By: Farrah Elsamaloty, B.A. and Vincent P. Culotta, Ph.D.
As COVID-19 fades and hope rebounds, it is time for parents to prepare their children to reenter the classroom. With fall quickly approaching, parents are taking the necessary steps to get their children back on track.
COVID’s toll is measured not only by case rates but also in the loss of opportunities so vital for our children with neurodevelopmental differences. Students with disabilities have borne the brunt of the pandemic in multiple ways that involve access to specialized instruction, access to related services and access to rights under the Individuals with Disabilities Educational Act. Many have lost valuable developmental or therapeutic services, multisensory learning and critical social interactions.
Each child is unique, and each disability has presented unique challenges because of the pandemic. For example, an elementary school student with dyslexia who requires a multisensory reading program has been reduced to a virtual educational experience.
A child on the autism spectrum, who thrives on frequent chances to practice and develop socialization skills, is restricted from opportunities because he or she is not in the classroom, on the playground or in aftercare programs. It is difficult to replicate meaningful social interactions through a digital medium.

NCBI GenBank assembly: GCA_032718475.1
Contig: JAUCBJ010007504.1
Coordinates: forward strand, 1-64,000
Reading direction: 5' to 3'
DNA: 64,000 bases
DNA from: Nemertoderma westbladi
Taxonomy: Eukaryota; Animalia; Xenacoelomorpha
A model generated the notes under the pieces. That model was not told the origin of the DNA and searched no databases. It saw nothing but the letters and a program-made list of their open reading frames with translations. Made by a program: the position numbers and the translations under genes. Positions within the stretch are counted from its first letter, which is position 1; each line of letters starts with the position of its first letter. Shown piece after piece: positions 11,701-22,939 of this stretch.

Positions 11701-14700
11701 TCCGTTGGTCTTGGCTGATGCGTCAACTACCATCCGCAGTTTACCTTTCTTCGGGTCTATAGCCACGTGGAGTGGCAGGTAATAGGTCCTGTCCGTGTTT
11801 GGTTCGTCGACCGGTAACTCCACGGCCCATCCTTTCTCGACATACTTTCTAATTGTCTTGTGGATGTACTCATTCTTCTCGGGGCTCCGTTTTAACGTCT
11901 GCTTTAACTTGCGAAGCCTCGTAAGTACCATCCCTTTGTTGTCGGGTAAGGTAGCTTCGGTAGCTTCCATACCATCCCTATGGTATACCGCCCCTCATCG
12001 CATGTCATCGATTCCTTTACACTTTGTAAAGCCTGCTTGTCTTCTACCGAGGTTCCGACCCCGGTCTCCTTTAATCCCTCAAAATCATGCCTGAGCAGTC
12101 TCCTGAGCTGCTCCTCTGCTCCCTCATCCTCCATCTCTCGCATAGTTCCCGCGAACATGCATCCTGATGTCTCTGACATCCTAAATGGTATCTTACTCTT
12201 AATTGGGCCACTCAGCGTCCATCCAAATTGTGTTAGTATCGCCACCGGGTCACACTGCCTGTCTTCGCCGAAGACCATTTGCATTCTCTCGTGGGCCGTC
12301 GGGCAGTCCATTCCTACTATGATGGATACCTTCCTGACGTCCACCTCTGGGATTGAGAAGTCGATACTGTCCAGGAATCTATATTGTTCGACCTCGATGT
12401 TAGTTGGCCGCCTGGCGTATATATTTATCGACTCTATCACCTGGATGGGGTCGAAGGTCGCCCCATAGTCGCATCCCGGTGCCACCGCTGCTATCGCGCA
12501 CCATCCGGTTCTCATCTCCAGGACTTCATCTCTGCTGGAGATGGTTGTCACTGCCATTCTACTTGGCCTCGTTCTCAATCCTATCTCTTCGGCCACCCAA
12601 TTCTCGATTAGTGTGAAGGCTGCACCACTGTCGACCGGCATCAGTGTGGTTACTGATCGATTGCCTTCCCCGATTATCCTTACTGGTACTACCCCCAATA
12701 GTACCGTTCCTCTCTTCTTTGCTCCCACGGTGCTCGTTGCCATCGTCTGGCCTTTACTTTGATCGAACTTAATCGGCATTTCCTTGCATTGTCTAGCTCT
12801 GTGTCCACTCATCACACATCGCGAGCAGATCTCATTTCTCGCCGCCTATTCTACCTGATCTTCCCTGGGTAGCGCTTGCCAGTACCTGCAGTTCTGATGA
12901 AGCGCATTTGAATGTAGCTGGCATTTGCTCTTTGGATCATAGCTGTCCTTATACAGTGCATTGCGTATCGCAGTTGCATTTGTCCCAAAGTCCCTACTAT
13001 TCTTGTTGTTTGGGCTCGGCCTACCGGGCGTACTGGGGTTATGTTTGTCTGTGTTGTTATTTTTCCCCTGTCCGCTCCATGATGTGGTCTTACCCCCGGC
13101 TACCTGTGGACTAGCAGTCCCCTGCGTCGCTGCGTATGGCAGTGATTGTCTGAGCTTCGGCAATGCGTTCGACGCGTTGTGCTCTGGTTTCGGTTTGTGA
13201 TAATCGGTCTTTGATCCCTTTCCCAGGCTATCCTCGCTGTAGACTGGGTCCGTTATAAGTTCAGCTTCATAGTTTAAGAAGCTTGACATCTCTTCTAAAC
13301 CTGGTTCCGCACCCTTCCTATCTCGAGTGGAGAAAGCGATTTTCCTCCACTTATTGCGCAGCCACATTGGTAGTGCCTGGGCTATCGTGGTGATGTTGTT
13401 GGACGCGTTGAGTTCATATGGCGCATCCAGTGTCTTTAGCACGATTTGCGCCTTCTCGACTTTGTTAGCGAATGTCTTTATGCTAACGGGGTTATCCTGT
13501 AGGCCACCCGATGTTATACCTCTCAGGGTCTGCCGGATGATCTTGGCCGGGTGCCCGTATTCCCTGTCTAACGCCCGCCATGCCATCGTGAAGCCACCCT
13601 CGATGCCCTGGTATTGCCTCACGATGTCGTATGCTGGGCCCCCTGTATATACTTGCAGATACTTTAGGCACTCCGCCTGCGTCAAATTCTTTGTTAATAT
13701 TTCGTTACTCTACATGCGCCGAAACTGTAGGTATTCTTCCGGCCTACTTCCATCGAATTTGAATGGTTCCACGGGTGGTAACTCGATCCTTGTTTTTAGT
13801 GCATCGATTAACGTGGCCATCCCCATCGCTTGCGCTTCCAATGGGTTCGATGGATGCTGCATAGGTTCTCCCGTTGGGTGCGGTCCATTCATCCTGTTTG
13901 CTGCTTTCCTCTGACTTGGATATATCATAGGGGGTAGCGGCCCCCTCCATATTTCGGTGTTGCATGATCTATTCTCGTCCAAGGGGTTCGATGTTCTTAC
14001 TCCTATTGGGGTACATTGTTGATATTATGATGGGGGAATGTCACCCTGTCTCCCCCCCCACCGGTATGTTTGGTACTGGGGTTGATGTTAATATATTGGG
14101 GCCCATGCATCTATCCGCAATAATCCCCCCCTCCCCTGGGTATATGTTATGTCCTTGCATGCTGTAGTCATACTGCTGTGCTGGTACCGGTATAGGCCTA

For many parents, screen time restrictions were understandably abandoned, sports and peer activities ceased, adolescents struggled through rapid escalations in anxiety, and in-person psychotherapy was all but discontinued. It may take some time to truly assess the cost of COVID-19.
Nevertheless, we are all excited about getting back to in-person education this fall. The following offer some suggestions to prepare your child for a successful year:
- Closely examine your child’s IEP to ensure present levels, supports and services are up to date.
- Determine whether services missed during the pandemic can be added to the plans.
- Check to see if assessments are due; many schools have a huge backlog.
- If the school cannot complete a psychoeducational or neuropsychological assessment, consider private services and determine your eligibility for an Independent Educational Evaluation.
- If you feel your child has regressed, you have the right to ask for reassessment and your child may be eligible for an Extended Service Year (ESY).
- Sign up early for recreational sports, group activities and aftercare programs.
If you need updated neuropsychological or psychoeducational assessments or assistance in navigating the special education process, contact NeuroBehavioral Associates. Our Columbia, Maryland, practice provides comprehensive neuropsychological consultation and assessment, referral services and educational consultation for children and adolescent attention, learning or neurodevelopmental disorders.
On behalf of our staff, we wish you and your children a great year.